You are quite right, I think, in your interpretation of the First Amendment as requiring the state to be neutral toward all beliefs (religious or not!), not to discriminate against faith. Yet many reasonable people seem to disagree--even on the question of whether public universities should be able to subsidize religiously oriented student publications along with secular ones. (The courts did eventually decide that to withhold funds selectively from religious publications would be discriminatory.)
On the subject of religion, today's New York Times reports that the leadership body of Reform Judaism, the Central Conference of American Rabbis, has overwhelmingly approved guiding principles that encourage (although they do not mandate) the observance of traditional Jewish rites and rituals, such as resting on the Sabbath, using Hebrew in prayers, wearing a yarmulke, and keeping a kosher home. This has little personal relevance to me as a non-observant Jew, but I do find the trend interesting. Reform Judaism has long been defined as "minimalist" and more concerned with progressive social ethics than with spiritual matters. Now it appears that many Jews are drawn to more traditional religious expression, in search of alternatives to the individualism and materialism of the mainstream culture--very much in keeping with your Tocquevillian point about the role of religion in liberal democracies. At the same time, Reform Judaism retains its commitment to gender equality and inclusiveness toward gays and lesbians as well as intermarried couples. Do you think this creative combination of the modern and the traditional is the way of the future?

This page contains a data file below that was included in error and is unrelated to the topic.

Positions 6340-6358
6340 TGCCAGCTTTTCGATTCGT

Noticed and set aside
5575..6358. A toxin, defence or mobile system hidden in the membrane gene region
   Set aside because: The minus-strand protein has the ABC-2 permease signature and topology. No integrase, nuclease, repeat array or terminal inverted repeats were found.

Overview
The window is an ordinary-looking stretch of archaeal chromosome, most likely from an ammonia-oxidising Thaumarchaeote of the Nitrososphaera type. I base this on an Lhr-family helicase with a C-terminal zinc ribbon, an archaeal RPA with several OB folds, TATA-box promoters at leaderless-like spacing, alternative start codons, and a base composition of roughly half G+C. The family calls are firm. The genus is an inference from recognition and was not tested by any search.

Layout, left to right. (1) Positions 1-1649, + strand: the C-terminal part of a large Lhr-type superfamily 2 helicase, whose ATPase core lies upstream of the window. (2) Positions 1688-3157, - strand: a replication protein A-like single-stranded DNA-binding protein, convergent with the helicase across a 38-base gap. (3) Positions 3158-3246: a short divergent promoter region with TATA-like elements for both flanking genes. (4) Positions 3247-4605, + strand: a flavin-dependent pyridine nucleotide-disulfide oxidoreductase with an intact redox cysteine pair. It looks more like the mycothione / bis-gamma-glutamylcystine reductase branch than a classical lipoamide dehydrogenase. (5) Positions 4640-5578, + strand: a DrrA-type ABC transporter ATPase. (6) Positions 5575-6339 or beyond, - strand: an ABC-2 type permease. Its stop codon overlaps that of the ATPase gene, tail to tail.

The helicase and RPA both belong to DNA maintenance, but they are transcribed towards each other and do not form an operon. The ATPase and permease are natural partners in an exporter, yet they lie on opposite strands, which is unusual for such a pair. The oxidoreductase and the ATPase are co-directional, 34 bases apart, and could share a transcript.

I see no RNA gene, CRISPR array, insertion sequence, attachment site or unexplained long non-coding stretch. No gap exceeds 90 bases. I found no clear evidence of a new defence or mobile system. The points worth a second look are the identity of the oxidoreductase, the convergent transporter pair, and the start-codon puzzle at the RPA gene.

In other news on our last day together, there's more talk of Hillary Clinton's possible run for Daniel Patrick Moynihan's Senate seat in New York, which is apparently making some Democrats nervous. There are concerns that Hillary's candidacy will damage Al Gore's chances to win the White House--by diverting resources and attention from his campaign to hers, and by keeping alive the ghosts of the Clinton scandals. Many, including Mario Cuomo, also feel that Gore needs Mrs. Clinton to campaign actively for him and lend him the "pizzazz" he lacks. One might, I suppose, see all this grumbling as a manifestation of sexism plain and simple--a woman being expected to set aside her own ambitions for a man. On the other hand, it is ironic that Hillary Clinton's power derives entirely from her marriage to a powerful man (a marriage in which she was reduced to the humiliating and rather old-fashioned role of the betrayed-but-forgiving wife!). And some have pointed out that if she does run for the Senate, she will take this opportunity away from Democratic Congresswoman Nita Lowey, who has had much more of a "real" political career and has advanced entirely on her own merit. What's your take on all this? Do you want to see Hillary run?